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Last Updated on August 6, 2019, by eNotes Editorial. Word Count: 536

The following is a list of quotes from George Bernard Shaw's comedic play, John Bull's Other Island. As you will see by reviewing the quotes many are relevant to the political climate in Dublin, Ireland, during Shaw's time, roughly around the turn of the twentieth century. It’s important to note that the play opens in Westminster, at the offices of Mr. Lawrence Doyle and Mr. Thomas Broadbent, two civil engineers, who are described as bachelors and “bosom friends.” Shaw provides incredible detail of the office to set the scene. The atmosphere of the office is described as a room “no woman would tolerate,” one that also holds the smell of tobacco. As the play begins, the time on the wall clock is 4:40 p.m. It’s a mild and pleasant summer afternoon in 1904.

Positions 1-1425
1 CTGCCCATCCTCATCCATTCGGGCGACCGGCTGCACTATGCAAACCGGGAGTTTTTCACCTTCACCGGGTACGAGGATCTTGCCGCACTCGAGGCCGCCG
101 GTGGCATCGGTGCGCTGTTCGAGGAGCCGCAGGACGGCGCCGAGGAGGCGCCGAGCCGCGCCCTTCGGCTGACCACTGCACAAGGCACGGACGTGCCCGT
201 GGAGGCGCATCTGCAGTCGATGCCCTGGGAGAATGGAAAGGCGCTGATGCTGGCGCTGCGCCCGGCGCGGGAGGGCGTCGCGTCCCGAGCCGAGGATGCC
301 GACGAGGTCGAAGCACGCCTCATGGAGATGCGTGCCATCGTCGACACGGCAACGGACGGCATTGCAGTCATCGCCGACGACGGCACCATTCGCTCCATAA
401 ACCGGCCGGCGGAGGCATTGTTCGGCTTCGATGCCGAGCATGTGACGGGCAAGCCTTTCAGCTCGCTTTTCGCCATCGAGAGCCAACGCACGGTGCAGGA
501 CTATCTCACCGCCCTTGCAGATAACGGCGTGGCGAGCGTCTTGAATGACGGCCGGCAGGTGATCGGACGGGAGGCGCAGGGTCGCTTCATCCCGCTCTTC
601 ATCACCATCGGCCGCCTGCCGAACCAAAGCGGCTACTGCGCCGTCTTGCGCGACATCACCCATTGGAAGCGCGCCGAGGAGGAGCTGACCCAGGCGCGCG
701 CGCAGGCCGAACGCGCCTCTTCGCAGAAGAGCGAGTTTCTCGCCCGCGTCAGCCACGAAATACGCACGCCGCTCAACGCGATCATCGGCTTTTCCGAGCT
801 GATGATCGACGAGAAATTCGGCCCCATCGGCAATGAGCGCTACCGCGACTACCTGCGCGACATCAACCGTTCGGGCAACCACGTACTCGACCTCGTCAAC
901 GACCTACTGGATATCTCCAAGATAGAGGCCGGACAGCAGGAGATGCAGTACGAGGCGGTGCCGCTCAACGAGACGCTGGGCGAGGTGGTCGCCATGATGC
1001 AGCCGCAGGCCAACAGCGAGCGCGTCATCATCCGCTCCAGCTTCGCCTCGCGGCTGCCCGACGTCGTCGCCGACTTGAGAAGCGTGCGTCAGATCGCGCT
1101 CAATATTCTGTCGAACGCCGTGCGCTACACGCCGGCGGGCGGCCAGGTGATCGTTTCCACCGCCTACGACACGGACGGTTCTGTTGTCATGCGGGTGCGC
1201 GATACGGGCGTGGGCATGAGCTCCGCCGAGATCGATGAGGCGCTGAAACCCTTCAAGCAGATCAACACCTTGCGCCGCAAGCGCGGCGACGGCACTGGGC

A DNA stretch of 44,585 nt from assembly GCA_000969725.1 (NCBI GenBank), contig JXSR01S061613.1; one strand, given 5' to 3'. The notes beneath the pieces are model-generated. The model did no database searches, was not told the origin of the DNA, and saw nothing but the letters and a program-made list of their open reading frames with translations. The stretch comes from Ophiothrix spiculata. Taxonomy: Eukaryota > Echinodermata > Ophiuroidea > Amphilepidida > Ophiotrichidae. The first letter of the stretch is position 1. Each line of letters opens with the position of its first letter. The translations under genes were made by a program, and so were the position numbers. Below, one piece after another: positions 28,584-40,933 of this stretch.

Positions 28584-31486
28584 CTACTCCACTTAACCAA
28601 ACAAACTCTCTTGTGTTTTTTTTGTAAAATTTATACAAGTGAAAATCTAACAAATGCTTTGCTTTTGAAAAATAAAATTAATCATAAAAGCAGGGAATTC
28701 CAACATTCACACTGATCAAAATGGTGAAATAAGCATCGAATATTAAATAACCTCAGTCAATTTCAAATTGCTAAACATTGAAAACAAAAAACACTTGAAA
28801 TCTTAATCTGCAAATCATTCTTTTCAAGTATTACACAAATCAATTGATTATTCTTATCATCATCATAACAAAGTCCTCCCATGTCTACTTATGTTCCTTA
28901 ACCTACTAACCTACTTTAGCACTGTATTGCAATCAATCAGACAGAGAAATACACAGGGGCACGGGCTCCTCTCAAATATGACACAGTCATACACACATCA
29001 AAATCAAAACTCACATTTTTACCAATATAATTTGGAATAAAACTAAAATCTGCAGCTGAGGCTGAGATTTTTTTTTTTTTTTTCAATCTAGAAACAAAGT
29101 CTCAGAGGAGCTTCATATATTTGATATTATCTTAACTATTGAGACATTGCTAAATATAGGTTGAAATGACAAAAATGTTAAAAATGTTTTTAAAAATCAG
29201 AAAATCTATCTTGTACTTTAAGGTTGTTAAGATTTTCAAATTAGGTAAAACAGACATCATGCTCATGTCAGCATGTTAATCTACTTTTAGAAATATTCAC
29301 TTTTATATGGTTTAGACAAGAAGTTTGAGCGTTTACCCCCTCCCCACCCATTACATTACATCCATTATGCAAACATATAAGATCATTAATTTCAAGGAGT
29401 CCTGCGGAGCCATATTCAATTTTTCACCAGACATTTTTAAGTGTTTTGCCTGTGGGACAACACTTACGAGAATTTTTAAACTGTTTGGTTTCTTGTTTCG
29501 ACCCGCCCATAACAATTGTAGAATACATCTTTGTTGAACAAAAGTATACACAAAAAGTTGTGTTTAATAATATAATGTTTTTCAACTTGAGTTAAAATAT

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  • Broadbent: “I'm a Local Optionist to the backbone. You have no idea, Mr Haffigan, of the ruin that is wrought in this country by the unholy alliance of the publicans, the bishops, the Tories, and The Times. We must close the public-houses at all costs.”

  • Broadbent: “There are difficulties. I shall overcome them; but there are difficulties. When I first arrive in Ireland I shall be hated as an Englishman. As a Protestant, I shall be denounced from every altar. My life may be in danger. Well, I am prepared to face that.”

  • Broadbent: “Why are you so down on every Irishman you meet, especially if he's a bit shabby? poor devil! Surely a fellow-countryman may pass you the top of the morning without offense, even if his coat is a bit shiny at the seams.”

  • Doyle: “Is it possible that you don't know that all this top-o-the-morning and broth-of-a-boy and more-power-to-your-elbow business is as peculiar to England as the Albert Hall concerts of Irish music are?”

  • Doyle: “An Irishman's heart is nothing but his imagination.”

  • Doyle: “The inspired Churchman that teaches him the sanctity of life and the importance of conduct is sent away empty; while the poor village priest that gives him a miracle or a sentimental story...

(The entire section contains 536 words.)

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